In grapevine, the use of fully replicated designs means that the field trial would cover a large area (from 0.75 to 1.5 ha) which, by itself, causes large environmental variation. Therefore, the importance of the experimental design to control spatial variability is crucial to reach the objectives of quantification of genetic variability and selection. With the aim of identifying the most suitable experimental designs for these objectives, a study was carried out to assess via simulation the comparative efficiency of various experimental designs [5]: randomized complete block design, alpha design [6] and row-column design [78]. A higher efficiency of row-column designs compared with randomized complete blocks, or even with alpha designs, was found, enabling more precise estimates of genotypic variance, greater precision in the prediction of genetic gain and consequently greater efficiency in polyclonal selection.

Nowadays, all types of conservation above mentioned are used in Portugal. However, methodological studies are currently performed to reinforce the efficiency of the conservation which simultaneously ensures the evaluation of important quantitative traits and selection.

As regard to fully replicated field trials, traditionally they were planted according to a randomized complete block design. But, over the past decade, with the methodological advances in the area of experimental designs in grapevine, designs of the family of the incomplete blocks began to be implemented, particularly, resolvable row-column designs. The first data are now being available.

The efficiency of the fully replicated designs depends on the randomization process used to control environmental variation (particularly, spatial variation), and the number of replicates. The methodological study presented in this work aims to demonstrate the importance of the number of replicates to improve the accuracy and precision of quantification of intra-varietal variability and genetic selection.

2. Material and methods

The following example was focused on a field trial of Tinta Caiada variety where a large number of genotypes is evaluated concerning the most important traits. It is located in South Portugal (Reguengos de Monsaraz, Alentejo region), and it was established with 208 genotypes and a resolvable row-column design (RCD) with 5 replicates of 3 plants per plot. Each resolvable replicate comprises 13 rows and 16 columns. This design was generated in CycDesigN package [9].

The data analysis was based on the mean yield data per plot (kg/plant) from 2 years. The following model was fitted to yield data (the model for a RCD): for i = 1,⋯ ,208, j = 1,⋯ ,5, l = 1,⋯ ,16, m = 1,⋯ ,13. The yijlm represent the observations, μ the population mean, ugi the genotypic effects, urj the resolvable replicate effects, ucol(r)jl the column effects within replicates, urow(r)jm the row effects within replicates, and eijlm, the random errors associated with individual plots. Model effects (with the exception of μ) were assumed independent and identically distributed normal variables with zero mean and corresponding variance. All random effects were assumed mutually independent. Residual maximum likelihood (REML) estimation method was used for variance parameter estimation. Linear mixed models were fitted using the ASReml-R package [10] in R software.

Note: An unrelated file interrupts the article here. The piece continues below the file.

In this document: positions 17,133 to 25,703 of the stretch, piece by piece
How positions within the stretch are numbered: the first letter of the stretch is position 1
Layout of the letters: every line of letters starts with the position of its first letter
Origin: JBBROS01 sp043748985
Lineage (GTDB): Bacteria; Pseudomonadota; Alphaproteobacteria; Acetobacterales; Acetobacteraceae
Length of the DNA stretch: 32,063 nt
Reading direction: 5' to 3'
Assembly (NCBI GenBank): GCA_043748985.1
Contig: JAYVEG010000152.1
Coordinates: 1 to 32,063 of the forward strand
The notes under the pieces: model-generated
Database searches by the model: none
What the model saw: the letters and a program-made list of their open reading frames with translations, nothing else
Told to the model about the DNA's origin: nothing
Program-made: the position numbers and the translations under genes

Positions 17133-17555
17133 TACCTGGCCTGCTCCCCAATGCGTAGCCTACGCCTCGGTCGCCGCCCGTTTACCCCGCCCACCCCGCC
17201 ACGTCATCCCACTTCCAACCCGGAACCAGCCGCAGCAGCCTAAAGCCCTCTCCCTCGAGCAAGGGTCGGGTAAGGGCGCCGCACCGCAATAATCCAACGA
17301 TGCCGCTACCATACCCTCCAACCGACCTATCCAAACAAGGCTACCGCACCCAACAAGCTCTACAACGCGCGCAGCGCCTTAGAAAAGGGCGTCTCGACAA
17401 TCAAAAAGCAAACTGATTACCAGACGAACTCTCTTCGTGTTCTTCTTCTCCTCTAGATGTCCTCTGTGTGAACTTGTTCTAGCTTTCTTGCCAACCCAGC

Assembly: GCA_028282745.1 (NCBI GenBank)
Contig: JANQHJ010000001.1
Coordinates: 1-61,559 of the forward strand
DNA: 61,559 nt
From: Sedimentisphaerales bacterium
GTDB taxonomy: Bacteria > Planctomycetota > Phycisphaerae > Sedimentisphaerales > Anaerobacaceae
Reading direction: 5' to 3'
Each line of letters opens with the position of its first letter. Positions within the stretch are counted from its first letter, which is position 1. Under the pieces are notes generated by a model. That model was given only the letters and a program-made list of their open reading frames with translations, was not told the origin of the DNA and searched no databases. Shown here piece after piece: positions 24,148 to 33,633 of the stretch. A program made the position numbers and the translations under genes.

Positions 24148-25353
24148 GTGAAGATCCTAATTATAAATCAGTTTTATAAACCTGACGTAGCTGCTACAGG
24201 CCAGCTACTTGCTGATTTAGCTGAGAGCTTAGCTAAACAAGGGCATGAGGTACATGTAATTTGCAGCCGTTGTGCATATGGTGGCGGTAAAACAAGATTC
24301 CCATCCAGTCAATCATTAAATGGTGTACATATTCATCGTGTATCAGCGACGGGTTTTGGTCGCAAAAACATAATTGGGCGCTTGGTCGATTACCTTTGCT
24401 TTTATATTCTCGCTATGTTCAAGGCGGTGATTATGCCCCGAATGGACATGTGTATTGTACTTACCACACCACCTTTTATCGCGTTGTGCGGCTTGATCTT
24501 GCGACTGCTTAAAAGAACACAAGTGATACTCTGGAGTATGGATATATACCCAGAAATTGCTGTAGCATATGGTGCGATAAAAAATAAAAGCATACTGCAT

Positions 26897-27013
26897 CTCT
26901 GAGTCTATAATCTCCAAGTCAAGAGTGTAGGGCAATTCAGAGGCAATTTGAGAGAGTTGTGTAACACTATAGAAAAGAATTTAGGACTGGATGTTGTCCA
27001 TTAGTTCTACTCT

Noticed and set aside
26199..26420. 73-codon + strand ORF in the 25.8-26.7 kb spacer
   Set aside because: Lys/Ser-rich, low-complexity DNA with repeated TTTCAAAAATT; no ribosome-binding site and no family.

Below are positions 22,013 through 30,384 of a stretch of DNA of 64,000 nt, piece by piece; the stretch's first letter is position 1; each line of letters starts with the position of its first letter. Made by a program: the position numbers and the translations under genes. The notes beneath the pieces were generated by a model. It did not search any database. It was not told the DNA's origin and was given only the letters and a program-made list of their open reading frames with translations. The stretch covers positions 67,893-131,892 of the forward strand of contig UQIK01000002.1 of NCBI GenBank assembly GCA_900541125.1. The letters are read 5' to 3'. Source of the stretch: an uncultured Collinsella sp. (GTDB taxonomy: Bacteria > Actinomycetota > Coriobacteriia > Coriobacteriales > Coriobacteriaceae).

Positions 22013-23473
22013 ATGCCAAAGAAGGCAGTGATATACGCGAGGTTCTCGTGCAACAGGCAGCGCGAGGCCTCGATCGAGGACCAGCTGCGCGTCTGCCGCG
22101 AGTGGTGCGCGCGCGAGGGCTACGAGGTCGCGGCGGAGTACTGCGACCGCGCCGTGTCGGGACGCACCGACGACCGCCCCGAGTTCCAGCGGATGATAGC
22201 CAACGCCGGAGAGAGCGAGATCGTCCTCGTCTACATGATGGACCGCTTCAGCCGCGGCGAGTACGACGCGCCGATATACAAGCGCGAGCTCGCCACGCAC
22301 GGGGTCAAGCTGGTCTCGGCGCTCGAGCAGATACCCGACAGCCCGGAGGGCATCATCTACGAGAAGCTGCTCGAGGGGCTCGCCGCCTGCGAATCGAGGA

For comparing the effect of the number of replicates in the quantification of intra-varietal variability and in the selection, data from the 5 possible combinations of 4 repetitions and from the 10 possible combinations of 3 and 2 repetitions were used. Consequently, a resolvable row-column design (RCD) with 5 replicates (hereafter named as design RCD5) was compared to a RCD with 4, 3 and 2 repetitions (hereafter named as designs RCD4, RCD3, RCD2, respectively). The interpretation of the results was based on the indicators following described.

  • (1)

    Coefficient of genotypic variation (CVG) (ratio between the estimate for the genotypic standard deviation and the overall mean) was computed for a better comparison of genetic variability estimate among experimental designs.

  • (2)

    A generalized measure of broad-sense heritability (H2) [11] was calculated to evaluate how much phenotypic variability is due to genetic causes.

  • (3)

    The relative bias (RB) and relative mean square error (RMSE) associated to the estimates of the coefficient of genotypic variation and broadsense heritability for RCD4, RCD3, and RCD2 were obtained to evaluate the accuracy and the precision of the quantification of the intra-varietal variability and selection.

  • (4)

    Empirical Best Linear Unbiased Predictors (EBLUPs) of genotypic effects of the yield obtained from the fitting of the RCD5 model and from each of the RCD4, RCD3 and RCD2 models were ranked, and a set of 20 top-ranked genotypes (higher EBLUP values) were selected. The percentage of overlapping genotypes in each two sets of 20 selected clones (RCD5 and other design with lower number of replicates) was obtained. In this way, the final result of polyclonal selection performed according to RCD5 and each of the RCD4, RCD3 and RCD2 was compared.